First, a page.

French unions have called on workers to walk off the job and join protest rallies on Thursday for a twelfth nationwide day of protests against a bill that will make the French work longer.
Some trains will be cancelled, and strike actions can also be expected among refinery workers, garbage collectors and teachers, at a time when opinion polls show a wide majority of voters still oppose pushing retirement age by two years to 64.
But industrial action has lost steam, and the latest rallies have gathered fewer people than the record crowds seen earlier this year that brought millions of protesters out on the streets.
This newest wave of protests takes place a day before Friday’s much-awaited verdict by the Constitutional Council on the legality of the bill.
If the Council gives its green light, even with some caveats, the government will be entitled to officially promulgate the law, and will hope this will eventually put an end to protests, which have at times turned violent, and coalesced widespread anger against Macron.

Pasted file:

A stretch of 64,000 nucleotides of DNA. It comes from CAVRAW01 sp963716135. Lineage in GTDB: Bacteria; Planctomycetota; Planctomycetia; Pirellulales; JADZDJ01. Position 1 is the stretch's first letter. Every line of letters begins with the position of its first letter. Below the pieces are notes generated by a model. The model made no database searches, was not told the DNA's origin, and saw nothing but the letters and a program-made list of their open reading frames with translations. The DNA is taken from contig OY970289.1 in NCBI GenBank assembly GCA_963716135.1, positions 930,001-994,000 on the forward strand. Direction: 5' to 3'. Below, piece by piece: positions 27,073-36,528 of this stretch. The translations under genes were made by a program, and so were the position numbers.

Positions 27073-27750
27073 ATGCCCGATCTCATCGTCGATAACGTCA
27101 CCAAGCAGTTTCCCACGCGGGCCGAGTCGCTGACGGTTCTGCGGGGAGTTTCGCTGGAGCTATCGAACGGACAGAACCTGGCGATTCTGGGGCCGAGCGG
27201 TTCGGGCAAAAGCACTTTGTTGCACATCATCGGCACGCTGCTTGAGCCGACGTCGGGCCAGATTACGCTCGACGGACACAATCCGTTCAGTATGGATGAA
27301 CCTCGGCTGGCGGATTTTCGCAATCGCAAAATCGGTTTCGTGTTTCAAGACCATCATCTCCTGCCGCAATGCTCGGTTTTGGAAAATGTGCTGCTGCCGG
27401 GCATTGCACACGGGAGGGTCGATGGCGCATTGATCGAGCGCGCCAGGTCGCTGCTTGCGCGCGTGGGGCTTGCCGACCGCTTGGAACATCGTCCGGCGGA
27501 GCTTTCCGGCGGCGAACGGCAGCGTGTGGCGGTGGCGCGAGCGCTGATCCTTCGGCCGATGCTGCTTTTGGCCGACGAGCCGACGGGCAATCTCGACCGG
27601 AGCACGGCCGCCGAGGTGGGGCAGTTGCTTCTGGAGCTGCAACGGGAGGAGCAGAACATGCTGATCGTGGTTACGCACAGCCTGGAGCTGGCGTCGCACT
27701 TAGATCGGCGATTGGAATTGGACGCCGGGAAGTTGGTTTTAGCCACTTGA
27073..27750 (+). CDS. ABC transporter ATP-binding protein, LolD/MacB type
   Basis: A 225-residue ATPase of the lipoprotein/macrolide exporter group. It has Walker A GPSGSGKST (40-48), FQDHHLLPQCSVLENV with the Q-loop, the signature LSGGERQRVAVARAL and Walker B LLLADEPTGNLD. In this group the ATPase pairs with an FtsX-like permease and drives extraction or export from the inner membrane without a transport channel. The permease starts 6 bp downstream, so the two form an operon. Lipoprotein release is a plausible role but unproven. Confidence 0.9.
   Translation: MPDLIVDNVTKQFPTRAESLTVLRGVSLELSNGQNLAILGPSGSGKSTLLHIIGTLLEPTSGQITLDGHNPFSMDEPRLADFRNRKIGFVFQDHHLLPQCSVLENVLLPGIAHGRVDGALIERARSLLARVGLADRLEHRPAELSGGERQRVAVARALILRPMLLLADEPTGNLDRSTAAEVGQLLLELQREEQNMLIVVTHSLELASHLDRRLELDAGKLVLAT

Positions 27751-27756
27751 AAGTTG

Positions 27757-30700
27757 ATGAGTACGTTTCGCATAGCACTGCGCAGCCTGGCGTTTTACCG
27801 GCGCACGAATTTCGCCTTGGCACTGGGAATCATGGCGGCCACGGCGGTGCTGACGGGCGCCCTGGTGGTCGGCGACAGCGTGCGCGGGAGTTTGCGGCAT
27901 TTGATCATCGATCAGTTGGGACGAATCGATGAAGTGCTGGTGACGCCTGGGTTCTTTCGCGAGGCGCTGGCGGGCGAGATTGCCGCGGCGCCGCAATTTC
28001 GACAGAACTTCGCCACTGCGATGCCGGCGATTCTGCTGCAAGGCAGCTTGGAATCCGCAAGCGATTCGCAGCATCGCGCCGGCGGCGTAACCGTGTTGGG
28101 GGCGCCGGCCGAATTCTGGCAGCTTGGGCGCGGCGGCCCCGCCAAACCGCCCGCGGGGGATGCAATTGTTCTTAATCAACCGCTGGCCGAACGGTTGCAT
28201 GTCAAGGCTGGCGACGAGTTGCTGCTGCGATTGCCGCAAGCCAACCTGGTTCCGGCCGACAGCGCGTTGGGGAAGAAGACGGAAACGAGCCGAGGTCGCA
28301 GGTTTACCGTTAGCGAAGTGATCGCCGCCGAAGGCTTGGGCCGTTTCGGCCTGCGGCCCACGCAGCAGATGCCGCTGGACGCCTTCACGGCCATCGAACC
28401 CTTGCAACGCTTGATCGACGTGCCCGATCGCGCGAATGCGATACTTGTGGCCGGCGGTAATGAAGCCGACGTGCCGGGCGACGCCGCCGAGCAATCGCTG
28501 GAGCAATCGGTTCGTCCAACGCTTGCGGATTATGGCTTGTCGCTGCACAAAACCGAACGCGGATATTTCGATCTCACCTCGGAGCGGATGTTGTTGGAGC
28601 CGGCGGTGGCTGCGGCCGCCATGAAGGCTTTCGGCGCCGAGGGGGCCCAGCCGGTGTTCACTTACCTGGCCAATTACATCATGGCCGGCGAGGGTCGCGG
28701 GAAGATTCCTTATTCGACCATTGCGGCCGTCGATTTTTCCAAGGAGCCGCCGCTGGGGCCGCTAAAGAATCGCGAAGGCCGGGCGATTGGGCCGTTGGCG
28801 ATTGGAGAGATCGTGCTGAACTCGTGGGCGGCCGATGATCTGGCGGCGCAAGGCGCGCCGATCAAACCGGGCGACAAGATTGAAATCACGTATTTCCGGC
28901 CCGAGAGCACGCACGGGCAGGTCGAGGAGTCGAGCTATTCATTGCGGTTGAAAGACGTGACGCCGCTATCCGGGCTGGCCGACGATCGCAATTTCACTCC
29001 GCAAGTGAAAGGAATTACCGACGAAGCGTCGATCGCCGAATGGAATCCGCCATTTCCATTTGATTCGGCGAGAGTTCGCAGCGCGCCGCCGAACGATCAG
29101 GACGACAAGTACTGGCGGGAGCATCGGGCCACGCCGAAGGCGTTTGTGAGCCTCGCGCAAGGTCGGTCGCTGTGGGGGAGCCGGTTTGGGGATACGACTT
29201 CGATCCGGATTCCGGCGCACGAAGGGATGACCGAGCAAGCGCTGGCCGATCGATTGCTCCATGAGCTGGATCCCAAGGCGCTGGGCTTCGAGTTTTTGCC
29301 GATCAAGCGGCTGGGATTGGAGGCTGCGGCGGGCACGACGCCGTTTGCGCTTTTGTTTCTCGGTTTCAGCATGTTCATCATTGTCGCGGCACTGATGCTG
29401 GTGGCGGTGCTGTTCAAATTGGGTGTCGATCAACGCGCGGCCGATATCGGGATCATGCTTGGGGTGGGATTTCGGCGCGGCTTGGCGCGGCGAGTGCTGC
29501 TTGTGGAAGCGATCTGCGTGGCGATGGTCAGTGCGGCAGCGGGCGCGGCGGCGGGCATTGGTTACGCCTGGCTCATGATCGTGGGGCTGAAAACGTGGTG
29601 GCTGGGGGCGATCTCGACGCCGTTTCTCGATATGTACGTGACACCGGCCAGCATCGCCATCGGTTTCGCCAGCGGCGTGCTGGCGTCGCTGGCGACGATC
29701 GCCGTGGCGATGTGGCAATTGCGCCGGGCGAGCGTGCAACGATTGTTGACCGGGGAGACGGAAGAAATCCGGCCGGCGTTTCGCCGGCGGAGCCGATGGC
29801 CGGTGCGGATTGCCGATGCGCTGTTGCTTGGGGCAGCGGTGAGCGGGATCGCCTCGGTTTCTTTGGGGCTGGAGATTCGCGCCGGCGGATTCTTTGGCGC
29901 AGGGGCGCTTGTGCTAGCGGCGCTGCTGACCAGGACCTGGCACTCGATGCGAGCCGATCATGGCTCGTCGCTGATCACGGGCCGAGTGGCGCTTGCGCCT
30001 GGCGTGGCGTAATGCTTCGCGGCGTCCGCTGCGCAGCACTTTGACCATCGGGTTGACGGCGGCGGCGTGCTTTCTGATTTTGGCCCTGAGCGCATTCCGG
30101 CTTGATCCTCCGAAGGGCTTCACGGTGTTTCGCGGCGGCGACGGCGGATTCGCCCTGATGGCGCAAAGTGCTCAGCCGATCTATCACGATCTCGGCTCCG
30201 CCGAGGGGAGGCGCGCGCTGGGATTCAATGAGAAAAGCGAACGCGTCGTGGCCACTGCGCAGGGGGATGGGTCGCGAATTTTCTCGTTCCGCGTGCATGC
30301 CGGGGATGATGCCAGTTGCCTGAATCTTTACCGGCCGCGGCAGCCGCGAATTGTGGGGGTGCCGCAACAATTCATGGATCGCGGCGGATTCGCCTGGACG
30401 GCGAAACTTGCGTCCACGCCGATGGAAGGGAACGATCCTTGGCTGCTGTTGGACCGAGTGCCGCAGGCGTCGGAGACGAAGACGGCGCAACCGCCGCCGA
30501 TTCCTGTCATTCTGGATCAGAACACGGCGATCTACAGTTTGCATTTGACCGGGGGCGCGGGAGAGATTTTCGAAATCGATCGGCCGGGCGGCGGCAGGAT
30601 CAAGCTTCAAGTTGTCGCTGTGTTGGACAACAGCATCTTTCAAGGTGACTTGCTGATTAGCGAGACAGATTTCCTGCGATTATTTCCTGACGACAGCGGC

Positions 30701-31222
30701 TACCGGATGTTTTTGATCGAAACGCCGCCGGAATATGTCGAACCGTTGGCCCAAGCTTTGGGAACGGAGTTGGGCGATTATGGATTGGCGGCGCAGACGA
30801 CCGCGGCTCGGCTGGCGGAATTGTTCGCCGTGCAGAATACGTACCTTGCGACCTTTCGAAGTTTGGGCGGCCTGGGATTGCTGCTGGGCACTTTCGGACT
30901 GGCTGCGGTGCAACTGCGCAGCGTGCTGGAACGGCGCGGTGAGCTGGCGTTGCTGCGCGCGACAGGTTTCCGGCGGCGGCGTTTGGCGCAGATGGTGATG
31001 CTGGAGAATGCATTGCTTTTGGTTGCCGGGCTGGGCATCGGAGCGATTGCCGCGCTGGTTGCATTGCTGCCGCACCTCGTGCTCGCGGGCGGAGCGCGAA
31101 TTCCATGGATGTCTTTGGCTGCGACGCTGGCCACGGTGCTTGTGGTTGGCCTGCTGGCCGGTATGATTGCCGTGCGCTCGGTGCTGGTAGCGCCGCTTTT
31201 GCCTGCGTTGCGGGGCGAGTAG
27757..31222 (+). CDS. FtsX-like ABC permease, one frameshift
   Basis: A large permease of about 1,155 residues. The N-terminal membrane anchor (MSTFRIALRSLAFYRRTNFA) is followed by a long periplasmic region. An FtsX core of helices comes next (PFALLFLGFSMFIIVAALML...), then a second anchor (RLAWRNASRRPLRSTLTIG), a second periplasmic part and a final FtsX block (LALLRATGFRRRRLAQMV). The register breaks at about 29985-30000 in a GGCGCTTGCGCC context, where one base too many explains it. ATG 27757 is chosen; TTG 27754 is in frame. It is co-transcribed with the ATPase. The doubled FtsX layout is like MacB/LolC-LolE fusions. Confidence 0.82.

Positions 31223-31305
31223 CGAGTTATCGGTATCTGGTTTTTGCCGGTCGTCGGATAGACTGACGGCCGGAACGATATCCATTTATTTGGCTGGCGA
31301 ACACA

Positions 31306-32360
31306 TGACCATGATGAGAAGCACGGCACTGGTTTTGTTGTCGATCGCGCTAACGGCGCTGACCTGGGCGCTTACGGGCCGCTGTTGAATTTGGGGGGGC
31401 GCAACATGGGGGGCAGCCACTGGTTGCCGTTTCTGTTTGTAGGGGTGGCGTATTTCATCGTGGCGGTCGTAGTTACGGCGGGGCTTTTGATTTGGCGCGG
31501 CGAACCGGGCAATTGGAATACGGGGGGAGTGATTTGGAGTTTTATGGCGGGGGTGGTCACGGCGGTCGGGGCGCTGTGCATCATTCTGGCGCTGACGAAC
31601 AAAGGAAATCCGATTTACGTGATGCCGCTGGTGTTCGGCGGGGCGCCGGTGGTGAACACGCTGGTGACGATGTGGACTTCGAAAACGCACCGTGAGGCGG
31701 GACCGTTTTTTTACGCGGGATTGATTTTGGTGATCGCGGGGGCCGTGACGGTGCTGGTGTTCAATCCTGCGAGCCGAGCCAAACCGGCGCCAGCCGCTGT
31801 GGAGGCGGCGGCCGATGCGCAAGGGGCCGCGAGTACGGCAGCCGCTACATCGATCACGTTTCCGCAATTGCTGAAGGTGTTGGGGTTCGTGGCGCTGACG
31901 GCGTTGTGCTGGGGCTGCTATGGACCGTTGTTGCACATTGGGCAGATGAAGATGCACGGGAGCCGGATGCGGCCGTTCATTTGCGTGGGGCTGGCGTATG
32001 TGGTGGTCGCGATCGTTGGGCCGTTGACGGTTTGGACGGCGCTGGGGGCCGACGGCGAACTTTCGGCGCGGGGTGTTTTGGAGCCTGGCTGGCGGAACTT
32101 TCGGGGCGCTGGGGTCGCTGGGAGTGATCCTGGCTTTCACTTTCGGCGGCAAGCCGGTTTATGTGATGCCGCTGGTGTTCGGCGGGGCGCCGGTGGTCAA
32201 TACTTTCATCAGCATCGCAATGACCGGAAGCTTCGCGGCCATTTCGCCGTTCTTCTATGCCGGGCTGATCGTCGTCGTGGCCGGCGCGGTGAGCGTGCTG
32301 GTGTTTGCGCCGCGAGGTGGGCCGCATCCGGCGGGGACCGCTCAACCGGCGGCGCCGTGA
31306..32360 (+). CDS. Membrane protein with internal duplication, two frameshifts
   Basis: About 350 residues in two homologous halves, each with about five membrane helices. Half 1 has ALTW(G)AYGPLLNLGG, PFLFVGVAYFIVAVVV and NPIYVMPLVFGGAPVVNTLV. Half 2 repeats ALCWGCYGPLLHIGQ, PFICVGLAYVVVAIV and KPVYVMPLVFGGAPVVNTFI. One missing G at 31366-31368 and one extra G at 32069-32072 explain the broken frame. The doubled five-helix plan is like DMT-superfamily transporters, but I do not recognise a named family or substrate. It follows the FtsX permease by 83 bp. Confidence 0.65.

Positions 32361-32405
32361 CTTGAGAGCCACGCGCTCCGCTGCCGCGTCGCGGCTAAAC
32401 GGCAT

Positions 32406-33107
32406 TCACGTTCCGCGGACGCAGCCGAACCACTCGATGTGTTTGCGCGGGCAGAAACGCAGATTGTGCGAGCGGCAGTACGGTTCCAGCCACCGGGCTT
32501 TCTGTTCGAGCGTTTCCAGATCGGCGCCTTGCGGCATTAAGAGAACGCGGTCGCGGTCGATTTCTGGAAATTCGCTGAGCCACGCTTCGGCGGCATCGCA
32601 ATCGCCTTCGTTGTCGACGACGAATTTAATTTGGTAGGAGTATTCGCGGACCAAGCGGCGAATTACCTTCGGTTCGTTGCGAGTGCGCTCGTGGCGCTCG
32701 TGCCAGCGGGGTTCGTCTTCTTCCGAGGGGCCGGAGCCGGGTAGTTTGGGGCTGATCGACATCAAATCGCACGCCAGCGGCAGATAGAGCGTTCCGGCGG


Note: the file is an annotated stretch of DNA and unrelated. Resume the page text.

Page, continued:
The French president told a news conference on Wednesday that he would organise a meeting with unions after the Council’s decision, to start working on other proposals.
“The country must continue to move forward, work, and face the challenges that await us,” he said during a state visit to the Netherlands.
The level of opposition to the policy changes could in any case have longer term repercussions – one question being whether widespread disillusionment with politics could boost the far-right.
“I’m not that optimistic about the Constitutional Council’s decision,” far-right leader Marine Le Pen told BFM TV, who is against the pension bill. “But what do you want me to do? Burn cars? We’ll just tell the French: Vote for the National Rally.”
Macron and his government argue the law is essential to ensure that France’s generous pension system does not go bust.
Unions say this can be done by other means, including taxing the rich more, or making deeper changes to the pension system.
The Gonfreville refinery in northern France run by TotalEnergies (TTEF.PA) started returning to operation on Tuesday, the company said, marking the last of its four domestic refineries to restart after a month-long strike.
However, the CGT union called for a walkout at all refineries on Thursday as part of the nationwide strike.